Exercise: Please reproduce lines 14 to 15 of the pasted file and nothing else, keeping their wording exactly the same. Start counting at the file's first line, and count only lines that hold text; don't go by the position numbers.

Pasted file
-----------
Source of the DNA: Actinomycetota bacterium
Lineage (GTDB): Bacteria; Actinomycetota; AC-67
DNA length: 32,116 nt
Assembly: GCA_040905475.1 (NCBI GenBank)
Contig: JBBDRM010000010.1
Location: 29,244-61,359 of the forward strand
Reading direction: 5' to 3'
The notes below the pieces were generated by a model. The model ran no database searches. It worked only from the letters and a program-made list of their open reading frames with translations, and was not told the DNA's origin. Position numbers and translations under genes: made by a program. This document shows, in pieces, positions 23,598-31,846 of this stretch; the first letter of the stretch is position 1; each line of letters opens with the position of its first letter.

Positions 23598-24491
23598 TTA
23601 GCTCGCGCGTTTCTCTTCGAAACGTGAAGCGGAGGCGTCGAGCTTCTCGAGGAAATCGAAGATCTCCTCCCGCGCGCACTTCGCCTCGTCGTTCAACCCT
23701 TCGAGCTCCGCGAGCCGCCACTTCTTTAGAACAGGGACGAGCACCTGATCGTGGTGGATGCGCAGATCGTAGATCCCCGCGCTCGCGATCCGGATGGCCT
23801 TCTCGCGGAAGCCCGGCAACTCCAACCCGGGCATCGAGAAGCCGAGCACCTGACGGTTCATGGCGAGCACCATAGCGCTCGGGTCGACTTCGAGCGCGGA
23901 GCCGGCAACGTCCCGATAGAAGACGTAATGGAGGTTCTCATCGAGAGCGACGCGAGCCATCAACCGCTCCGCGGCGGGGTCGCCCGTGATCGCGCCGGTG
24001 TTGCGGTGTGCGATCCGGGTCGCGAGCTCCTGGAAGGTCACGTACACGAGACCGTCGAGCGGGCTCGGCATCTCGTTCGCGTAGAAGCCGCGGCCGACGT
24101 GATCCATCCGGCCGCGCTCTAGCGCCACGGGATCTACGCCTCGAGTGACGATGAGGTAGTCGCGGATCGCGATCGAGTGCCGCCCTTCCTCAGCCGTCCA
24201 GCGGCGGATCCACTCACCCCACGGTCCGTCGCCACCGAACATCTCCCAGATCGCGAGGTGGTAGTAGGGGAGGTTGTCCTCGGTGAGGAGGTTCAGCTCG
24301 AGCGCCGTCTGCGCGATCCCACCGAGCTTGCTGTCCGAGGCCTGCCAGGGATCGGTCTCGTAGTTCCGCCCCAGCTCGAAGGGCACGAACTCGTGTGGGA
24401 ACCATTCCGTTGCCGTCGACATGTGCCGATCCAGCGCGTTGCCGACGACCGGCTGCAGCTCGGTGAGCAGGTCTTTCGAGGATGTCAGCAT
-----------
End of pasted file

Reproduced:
23901 GCCGGCAACGTCCCGATAGAAGACGTAATGGAGGTTCTCATCGAGAGCGACGCGAGCCATCAACCGCTCCGCGGCGGGGTCGCCCGTGATCGCGCCGGTG
24001 TTGCGGTGTGCGATCCGGGTCGCGAGCTCCTGGAAGGTCACGTACACGAGACCGTCGAGCGGGCTCGGCATCTCGTTCGCGTAGAAGCCGCGGCCGACGT